Federal and class-action lawsuits seek to hold the retail giant accountable under the Controlled Substances Act. The outcome could shape pharmacy policy nationwide
By Jason LangendorfJanuary 26, 2021
Walmart, the world’s largest retailer, is facing accusations from the highest levels that its practices have fueled the opioid epidemic—an impending legal battle that could lead to a new policy precedent for pharmacies and drug distributors across the country.
Last month, the U.S. Department of Justice (DOJ) filed a civil complaint alleging that Walmart Inc. “unlawfully dispensed controlled substances from pharmacies it operated across the country and unlawfully dispensed controlled substances to those pharmacies throughout the height of the prescription opioid crisis.”
That was followed by a putative class action securities litigation lawsuit filed last Wednesday alleging similar misconduct by the retailer. These charges include: the filling of invalid prescriptions and ignoring red flags (including those raised by Walmart’s own employees).
Walmart had the responsibility and the means to help prevent the diversion of prescription opioids. Instead, for years, it did the opposite—filling thousands of invalid prescriptions at its pharmacies and failing to report suspicious orders of opioids and other drugs placed by those pharmacies. This unlawful conduct contributed to the epidemic of opioid abuse throughout the United States.”—Jeffrey Bossert Clark, acting assistant attorney general, Civil Division, U.S. Department of Justice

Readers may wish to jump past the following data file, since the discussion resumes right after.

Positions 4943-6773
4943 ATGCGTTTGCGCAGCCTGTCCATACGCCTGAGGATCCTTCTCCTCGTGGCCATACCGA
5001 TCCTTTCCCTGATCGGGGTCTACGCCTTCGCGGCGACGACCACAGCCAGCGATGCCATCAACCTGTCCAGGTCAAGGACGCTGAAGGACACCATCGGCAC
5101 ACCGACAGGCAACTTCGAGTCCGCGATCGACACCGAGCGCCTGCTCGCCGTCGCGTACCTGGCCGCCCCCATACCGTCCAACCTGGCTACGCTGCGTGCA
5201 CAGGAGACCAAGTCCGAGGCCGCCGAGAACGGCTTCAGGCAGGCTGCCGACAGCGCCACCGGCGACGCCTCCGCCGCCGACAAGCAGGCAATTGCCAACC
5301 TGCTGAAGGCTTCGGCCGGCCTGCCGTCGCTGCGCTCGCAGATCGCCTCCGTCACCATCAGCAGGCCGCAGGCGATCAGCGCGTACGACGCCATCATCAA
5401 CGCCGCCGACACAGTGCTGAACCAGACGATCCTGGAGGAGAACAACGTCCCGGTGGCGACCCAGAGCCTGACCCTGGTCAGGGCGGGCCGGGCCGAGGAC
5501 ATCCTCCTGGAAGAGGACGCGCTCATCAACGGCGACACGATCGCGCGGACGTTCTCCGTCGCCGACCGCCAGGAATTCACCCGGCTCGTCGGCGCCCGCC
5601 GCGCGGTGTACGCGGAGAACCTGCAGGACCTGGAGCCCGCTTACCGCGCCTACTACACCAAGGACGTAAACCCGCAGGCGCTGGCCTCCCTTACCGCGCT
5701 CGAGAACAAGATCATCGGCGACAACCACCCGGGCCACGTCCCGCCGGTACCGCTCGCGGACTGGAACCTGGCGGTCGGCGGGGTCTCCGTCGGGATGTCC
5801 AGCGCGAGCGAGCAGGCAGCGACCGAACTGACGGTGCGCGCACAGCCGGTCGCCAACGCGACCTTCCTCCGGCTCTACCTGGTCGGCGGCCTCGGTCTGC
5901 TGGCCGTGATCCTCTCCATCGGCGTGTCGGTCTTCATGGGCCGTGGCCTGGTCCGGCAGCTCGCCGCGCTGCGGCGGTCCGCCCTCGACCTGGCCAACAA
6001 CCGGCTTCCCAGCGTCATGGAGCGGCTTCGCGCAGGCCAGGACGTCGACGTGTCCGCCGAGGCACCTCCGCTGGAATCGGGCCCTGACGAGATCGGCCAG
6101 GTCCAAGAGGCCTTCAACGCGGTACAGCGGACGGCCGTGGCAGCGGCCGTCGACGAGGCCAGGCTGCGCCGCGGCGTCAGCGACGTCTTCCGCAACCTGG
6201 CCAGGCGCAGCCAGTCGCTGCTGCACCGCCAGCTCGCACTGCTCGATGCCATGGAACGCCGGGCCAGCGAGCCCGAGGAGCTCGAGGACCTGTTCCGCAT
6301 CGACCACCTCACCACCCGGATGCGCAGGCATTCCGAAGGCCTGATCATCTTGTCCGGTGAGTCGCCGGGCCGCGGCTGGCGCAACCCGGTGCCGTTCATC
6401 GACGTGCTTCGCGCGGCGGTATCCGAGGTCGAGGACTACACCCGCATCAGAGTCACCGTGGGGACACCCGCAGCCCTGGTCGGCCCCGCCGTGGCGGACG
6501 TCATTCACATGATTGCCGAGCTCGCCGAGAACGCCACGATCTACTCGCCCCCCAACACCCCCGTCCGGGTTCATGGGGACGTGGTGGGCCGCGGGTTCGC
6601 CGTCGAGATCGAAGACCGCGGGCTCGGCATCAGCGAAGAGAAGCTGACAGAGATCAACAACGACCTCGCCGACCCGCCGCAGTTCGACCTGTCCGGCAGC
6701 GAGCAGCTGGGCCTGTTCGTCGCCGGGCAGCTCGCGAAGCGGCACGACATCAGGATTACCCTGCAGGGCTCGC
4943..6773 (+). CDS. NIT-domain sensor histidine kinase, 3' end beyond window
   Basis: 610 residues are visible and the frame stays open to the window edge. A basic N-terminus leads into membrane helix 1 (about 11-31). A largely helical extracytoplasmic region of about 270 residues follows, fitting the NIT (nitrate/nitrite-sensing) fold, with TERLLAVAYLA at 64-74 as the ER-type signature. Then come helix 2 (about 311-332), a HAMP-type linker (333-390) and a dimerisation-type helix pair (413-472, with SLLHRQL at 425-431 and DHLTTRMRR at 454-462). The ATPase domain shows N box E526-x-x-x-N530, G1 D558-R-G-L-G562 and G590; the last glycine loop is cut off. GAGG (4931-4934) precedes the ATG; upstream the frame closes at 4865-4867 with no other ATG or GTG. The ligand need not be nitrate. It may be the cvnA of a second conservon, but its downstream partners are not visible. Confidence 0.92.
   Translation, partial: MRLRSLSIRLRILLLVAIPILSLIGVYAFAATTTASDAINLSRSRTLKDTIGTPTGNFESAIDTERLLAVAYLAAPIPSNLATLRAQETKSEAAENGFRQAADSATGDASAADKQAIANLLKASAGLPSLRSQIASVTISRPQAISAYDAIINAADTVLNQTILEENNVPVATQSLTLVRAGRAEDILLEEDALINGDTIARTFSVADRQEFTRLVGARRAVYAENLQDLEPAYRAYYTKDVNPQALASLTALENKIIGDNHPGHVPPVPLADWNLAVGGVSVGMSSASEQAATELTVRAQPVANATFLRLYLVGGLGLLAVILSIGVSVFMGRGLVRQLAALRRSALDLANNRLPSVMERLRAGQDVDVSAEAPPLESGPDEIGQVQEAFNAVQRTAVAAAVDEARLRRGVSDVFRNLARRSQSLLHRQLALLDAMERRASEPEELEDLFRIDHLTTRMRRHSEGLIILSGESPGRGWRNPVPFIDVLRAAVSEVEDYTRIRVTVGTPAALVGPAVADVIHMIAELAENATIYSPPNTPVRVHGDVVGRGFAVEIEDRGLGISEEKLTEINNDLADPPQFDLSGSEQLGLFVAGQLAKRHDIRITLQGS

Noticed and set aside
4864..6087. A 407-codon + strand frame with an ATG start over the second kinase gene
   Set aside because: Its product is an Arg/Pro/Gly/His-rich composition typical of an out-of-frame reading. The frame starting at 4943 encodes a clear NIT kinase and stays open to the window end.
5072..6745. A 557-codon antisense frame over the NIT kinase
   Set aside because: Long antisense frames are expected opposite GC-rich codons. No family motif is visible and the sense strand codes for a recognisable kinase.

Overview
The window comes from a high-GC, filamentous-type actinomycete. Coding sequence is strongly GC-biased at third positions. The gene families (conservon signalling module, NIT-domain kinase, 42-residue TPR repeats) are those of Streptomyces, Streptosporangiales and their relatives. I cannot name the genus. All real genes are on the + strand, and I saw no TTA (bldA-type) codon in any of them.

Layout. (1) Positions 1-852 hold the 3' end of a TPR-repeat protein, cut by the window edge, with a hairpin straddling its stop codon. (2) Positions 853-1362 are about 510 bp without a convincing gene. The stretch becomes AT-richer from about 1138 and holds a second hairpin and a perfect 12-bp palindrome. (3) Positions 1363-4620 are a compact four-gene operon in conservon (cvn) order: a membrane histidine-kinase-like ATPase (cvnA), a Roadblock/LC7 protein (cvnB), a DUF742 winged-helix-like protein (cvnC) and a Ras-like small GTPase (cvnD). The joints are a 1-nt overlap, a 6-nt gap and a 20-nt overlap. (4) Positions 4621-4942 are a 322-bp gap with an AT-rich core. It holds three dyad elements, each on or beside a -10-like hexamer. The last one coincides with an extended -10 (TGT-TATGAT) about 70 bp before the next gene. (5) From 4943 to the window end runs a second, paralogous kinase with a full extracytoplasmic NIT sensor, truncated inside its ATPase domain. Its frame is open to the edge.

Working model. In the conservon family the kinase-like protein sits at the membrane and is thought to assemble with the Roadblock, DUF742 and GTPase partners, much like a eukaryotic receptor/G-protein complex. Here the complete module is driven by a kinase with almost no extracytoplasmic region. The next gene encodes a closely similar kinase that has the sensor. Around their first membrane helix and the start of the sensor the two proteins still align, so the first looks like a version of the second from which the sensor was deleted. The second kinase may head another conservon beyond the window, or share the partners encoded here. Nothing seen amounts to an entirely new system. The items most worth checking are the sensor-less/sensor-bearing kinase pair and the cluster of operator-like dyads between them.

The DOJ complaint alleges hundreds of thousands of violations of the Controlled Substances Act (CSA) on the part of Walmart pharmacies—which number more than 5,000 across the United States—that could lead to billions of dollars in civil penalties, as well as injunctive relief that could threaten the retailer’s pharmacy business.
Prescription Opioids and Overdoses in the U.S.
“As one of the largest pharmacy chains and wholesale drug distributors in the country, Walmart had the responsibility and the means to help prevent the diversion of prescription opioids,” Jeffrey Bossert Clark, Acting Assistant Attorney General of the Civil Division, said in a statement released after the DOJ complaint was filed. “Instead, for years, it did the opposite—filling thousands of invalid prescriptions at its pharmacies and failing to report suspicious orders of opioids and other drugs placed by those pharmacies. This unlawful conduct contributed to the epidemic of opioid abuse throughout the United States.”
Nearly 450,000 people died of an overdose involving opioids between 1999 to 2018, according to figures from the Centers for Disease Control and Prevention (CDC). And the steadily rising annual overdose numbers spiked significantly in the year ending in May 2020: 81,000, the most ever recorded in a 12-month period.
In October, the Justice Department announced that Purdue Pharma agreed to plead guilty to felony charges and pay billions in penalties for its role in its marketing of the opioid OxyContin. If the tone of Walmart’s public response about the accusations of its own failings under the CSA is any indication, the retailer isn’t likely to be so contrite.